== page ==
Sunday, September 13, 2009

Arrival in Sierra Leone – September 9

Leaving home is always hard. I will miss all my friends and family back home immensely, especially my husband. I know the time will go by quickly, and the experience will be well worth it, but it’s still hard to say good bye. In the days leading up to my departure, and even in London and on the flight to Freetown, I kept thinking to myself “wow, I can’t believe I’ll be in Africa on Tuesday night.” I found it kind of surreal and impossible to really understand until I arrived.

After an uneventful journey from Canada (which is what all good journeys should be!), I arrived in Sierra Leone at about 10 pm on Tuesday, September 8. Luckily for me, I was met at the airport by three people: Harold (Thomas’s cousin), Amadou (Saidu’s cousin), and Heidi, a cdpeace volunteer here in Sierra Leone. Both Amadou and Harold work at the airport and helped me get my bags and go through customs, which was nice. Then Heidi helped me change some money and took me to the guesthouse in Lungi where we stayed that night.

(An aside about the international airport in Freetown – it’s not actually in Freetown, it’s in Lungi. In order to get into Freetown proper from the airport you have several choices: take a helicopter or hovercraft (each takes about 20 minutes I think and costs around $60), drive around the bay (which takes about 5 hours) or take the ferry, which is what the locals do. We took the ferry in the next day – more on that later.)

Arriving in Sierra Leone was kind of overwhelming. Even though I feel that I did a lot of preparation before coming here in terms of finding out what to expect and reading about the country, actually experiencing it was totally different. You can only mentally prepare for something so much. Anyways, realising that I was actually in Sierra Leone and was going to be here for the next few months was initially somewhat of a shock. The first night was quite hard as I felt sad and homesick. It took me a day or two to get over that feeling of shock properly, and although I am still homesick at times, I feel much more adjusted and acclimatized at this point.

The first night in Lungi we stayed in a Guesthouse called the Gateway. It wasn’t bad – they had electricity and running water. Well, the water was kind of running when we arrived, and not at all the next day, but at least in theory they had running water. I “flushed” my first toilet by pouring water in from a bucket :-)

The following day, two of Heidi’s friends met us in Lungi (KK and Rabia, both ex-pats working for NGOs in Makeni). After dropping KK’s sister off at the airport, we headed for Freetown. We took the ferry over. It cost us 5,000 Leones (LE) for a first class ticket (equivalent to about $1.25 CDN). I certainly wouldn’t have done this by myself on my first day in Sierra Leone, but KK and Rabia speak excellent Krio and know their way around quite well, so I felt very well taken care of. As a first class passenger on the ferry (about a 40 minute ride), we got to sit on hard benches and were treated to a Sierra Leonean comedy routine. I’m afraid that most of it was lost on me as my Krio is so far pretty non-existent, but other people were laughing!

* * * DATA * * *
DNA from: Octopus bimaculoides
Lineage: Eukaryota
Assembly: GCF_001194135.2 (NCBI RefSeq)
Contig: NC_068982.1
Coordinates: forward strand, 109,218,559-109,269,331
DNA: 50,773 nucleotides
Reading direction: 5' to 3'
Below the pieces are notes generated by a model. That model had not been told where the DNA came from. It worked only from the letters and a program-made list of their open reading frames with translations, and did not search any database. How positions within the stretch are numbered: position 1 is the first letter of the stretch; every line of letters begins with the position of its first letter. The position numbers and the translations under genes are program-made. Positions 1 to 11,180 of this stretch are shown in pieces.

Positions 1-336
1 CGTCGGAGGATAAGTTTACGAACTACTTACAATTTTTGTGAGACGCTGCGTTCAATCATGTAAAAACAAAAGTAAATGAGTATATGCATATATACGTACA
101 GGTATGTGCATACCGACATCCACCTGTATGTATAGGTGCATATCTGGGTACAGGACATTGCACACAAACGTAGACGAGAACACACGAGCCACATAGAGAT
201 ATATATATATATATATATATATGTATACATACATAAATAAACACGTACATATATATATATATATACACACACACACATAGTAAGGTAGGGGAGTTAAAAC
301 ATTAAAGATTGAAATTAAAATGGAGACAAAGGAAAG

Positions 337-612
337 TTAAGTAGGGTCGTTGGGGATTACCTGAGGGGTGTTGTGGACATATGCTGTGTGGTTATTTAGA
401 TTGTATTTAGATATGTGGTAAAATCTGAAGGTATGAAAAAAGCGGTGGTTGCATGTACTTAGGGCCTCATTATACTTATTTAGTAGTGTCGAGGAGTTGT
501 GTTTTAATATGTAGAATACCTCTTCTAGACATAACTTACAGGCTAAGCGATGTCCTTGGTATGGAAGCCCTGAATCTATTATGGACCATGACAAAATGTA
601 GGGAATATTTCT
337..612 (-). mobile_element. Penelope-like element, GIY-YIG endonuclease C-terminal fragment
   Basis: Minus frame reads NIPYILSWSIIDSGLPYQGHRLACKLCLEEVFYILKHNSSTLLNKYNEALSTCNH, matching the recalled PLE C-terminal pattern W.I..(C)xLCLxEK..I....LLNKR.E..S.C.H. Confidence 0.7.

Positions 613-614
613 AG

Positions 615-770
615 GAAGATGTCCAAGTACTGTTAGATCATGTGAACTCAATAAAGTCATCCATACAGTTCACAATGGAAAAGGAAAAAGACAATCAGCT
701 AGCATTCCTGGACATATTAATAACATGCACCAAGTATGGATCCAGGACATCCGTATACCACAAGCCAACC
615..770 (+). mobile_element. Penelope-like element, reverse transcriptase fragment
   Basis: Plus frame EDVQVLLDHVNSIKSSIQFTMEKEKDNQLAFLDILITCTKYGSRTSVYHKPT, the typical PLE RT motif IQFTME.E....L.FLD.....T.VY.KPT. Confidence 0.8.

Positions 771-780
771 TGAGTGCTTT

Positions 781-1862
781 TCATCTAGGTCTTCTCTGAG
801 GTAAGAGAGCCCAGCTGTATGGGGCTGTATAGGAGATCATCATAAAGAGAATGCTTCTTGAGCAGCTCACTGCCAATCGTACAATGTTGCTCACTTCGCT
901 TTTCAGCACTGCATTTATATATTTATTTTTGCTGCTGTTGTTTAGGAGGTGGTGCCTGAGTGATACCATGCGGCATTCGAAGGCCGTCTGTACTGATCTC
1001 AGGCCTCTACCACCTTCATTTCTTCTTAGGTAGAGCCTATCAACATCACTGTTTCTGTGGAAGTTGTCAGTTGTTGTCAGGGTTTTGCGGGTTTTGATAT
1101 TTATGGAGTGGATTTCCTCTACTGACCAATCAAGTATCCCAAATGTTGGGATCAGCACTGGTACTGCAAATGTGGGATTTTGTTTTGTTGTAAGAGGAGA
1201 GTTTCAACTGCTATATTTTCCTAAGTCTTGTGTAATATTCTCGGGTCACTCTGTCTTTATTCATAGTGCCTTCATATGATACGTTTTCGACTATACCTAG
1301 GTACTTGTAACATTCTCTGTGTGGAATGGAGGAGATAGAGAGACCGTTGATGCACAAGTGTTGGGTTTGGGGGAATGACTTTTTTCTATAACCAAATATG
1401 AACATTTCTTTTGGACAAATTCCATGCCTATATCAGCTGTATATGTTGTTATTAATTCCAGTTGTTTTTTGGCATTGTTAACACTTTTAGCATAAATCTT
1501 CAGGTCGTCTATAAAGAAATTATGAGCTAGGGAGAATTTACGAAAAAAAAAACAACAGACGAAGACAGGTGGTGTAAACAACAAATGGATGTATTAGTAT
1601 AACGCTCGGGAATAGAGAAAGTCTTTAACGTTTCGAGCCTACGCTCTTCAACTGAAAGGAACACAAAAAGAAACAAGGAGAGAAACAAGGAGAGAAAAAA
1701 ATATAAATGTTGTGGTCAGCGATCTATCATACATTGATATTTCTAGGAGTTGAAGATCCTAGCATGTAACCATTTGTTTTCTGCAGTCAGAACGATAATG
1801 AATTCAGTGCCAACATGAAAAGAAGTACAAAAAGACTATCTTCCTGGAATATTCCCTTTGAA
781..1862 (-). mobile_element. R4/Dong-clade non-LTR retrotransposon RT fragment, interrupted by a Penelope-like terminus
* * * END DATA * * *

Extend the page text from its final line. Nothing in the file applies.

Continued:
We arrived in Freetown around 10 pm and found a cab to take us to the guesthouse that Heidi had arranged for us. I can see already that it is always important to haggle on the price in Sierra Leone, and even more so if you are white. The cab driver started at 30,000 LE, but got talked down to 12,000.

The taxi ride itself was an adventure. Firstly there was both a driver and his assistant, as well as the 4 of us as passengers, so we were a little squished in. Then, the car stopped 4 times while we were in it, twice in the middle of the road. Apparently there was a problem with the fuel line (although I really doubt that is all that was wrong with the car). Finally we made it to the gas station where the taxi refuelled and managed to get to our destination without any more stops. When the cab stopped for the fourth time before hitting the station, the assistant who was sitting beside me and who was from Guinea so spoke French turned to me apologetically and said “African cars sont comme ca. L’Afrique, c’est difficile” (translation: African cars are like that. Africa is hard).

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